Document Type


Journal/Book Title

Journal of Computer Applications in Archaeology

Publication Date



Ubiquity Press Ltd.





First Page


Creative Commons License

Creative Commons Attribution 4.0 License
This work is licensed under a Creative Commons Attribution 4.0 License.

Last Page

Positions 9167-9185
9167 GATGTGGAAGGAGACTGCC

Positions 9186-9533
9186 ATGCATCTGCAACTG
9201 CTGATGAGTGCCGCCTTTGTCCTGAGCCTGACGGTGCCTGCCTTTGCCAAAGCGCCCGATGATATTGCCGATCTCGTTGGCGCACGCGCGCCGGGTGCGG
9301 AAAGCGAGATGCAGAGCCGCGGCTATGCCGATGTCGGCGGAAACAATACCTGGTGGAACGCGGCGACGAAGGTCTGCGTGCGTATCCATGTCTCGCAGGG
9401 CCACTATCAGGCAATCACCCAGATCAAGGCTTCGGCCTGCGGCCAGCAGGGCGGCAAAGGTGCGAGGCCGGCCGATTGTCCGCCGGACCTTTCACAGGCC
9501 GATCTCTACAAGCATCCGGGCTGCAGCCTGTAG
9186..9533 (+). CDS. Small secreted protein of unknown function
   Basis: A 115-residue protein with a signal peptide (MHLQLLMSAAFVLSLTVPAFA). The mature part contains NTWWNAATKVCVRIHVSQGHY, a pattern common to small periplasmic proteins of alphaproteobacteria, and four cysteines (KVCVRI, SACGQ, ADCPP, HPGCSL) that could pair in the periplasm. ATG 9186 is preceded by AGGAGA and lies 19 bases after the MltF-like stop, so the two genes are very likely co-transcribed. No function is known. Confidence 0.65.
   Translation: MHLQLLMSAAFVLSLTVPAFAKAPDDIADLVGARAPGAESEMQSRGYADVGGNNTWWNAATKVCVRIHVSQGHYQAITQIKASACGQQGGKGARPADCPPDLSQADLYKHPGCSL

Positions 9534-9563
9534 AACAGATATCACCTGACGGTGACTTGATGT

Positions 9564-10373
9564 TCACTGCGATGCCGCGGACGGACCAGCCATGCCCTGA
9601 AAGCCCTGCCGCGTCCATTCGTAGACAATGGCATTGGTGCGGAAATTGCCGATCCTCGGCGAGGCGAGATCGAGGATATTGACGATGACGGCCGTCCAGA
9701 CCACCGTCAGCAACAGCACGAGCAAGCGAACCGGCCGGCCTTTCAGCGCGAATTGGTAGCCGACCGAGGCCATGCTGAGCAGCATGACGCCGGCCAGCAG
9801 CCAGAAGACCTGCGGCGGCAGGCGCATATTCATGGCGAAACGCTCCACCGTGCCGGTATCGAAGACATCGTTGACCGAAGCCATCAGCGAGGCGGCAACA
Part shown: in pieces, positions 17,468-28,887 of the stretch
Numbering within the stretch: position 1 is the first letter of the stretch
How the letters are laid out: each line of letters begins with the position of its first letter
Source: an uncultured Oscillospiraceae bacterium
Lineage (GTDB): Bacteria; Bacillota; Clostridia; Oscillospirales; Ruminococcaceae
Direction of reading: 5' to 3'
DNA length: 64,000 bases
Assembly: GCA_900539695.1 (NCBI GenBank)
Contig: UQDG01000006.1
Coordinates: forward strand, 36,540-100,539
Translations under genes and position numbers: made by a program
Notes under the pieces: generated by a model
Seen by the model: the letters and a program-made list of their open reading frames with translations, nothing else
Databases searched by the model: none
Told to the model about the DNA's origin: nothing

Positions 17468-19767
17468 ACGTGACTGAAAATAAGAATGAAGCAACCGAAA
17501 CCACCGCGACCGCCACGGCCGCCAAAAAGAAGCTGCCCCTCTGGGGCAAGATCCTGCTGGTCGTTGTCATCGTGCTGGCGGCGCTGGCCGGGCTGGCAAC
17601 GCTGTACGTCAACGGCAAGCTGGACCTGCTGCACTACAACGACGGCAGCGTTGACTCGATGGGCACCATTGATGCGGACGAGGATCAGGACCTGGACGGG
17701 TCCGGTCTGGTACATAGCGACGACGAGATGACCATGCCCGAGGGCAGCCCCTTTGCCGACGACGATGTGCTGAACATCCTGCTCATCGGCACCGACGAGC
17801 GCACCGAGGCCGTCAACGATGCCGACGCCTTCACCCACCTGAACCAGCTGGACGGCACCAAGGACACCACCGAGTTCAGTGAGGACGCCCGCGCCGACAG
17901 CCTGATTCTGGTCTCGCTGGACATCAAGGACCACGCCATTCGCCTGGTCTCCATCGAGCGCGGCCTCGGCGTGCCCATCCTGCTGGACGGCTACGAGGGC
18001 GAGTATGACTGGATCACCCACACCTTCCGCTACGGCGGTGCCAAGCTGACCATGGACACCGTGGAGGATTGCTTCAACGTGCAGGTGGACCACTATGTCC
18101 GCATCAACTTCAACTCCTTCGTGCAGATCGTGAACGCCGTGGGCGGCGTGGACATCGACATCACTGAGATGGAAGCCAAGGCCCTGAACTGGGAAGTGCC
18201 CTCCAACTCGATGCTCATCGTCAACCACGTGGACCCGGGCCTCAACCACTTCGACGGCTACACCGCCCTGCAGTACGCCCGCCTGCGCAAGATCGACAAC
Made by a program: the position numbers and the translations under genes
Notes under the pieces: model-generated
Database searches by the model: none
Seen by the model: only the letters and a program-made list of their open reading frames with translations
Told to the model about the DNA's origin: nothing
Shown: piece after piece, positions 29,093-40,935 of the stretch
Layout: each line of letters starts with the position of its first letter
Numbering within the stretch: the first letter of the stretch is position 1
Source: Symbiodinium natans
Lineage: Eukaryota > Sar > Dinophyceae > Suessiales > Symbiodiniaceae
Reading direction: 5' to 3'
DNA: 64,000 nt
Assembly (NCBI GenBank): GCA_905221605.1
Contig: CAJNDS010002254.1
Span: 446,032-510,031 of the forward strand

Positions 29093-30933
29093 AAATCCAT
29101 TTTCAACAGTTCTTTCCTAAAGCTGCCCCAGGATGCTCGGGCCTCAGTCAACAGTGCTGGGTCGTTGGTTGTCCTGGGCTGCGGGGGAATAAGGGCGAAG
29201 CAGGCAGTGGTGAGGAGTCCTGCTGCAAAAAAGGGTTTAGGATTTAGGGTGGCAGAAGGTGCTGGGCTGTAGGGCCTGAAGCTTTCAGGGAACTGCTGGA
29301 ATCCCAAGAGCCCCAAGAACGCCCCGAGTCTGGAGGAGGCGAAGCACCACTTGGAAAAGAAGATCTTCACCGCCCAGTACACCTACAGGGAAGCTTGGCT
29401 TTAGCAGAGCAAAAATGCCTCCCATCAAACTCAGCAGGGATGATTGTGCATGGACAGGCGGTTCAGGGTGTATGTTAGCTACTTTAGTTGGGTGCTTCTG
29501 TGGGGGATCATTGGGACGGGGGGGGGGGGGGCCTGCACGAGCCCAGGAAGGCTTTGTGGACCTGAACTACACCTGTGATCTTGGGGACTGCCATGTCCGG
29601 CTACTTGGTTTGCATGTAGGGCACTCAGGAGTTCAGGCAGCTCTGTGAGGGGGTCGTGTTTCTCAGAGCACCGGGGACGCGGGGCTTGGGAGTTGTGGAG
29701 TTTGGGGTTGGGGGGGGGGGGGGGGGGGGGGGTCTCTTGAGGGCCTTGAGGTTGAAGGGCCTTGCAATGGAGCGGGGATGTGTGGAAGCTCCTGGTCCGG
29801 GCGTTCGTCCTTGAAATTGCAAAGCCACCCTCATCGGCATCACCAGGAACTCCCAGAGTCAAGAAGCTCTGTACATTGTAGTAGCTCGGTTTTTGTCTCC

As a response to Hurricane Mitch and the resulting widespread loss of life and destruction of Honduran infrastructure in 1998, the United States Geological Survey (USGS) conducted the first wide-area airborne lidar topographic mapping project in Central America. The survey was executed by the Bureau of Economic Geology at the University of Texas at Austin (BEG) in 2000, and it was intended to cover 240 square kilometers distributed among 15 flood-prone communities throughout Honduras. The original data processing produced basic digital elevation models at 1.5-meter grid spacing which were used as inputs for hydrological modeling. The USGS published the results in a series of technical reports in 2002. The authors became interested in this dataset in 2013 while searching for geospatial data that would provide additional context and comparative references for an archaeological lidar project conducted in 2012 in the Honduran Mosquitia. After multiple requests to representatives from the USGS and BEG, we found various types of processed data in personal and institutional archives, culminating in the identification of 8-mm magnetic tapes that contained the original point clouds. Point clouds for the 15 communities plus a test area centered on the Maya site of Copán were recovered from the tapes (16 areas totaling 700 km2). These point clouds have been reprocessed by the authors using contemporary software and methods into higher resolution and fidelity products. Within these new products, we have identified and mapped multiple archaeological sites in proximity to modern cities, many of which are not part of the official Honduran site registry. Besides improving our understanding of ancient Honduras, our experiences dealing with issues of data management and access, ethics, and international collaboration have been informative. This paper summarizes our experiences in the hope that they will contribute to the discussion and development of best practices for handling geospatial datasets of archaeological value.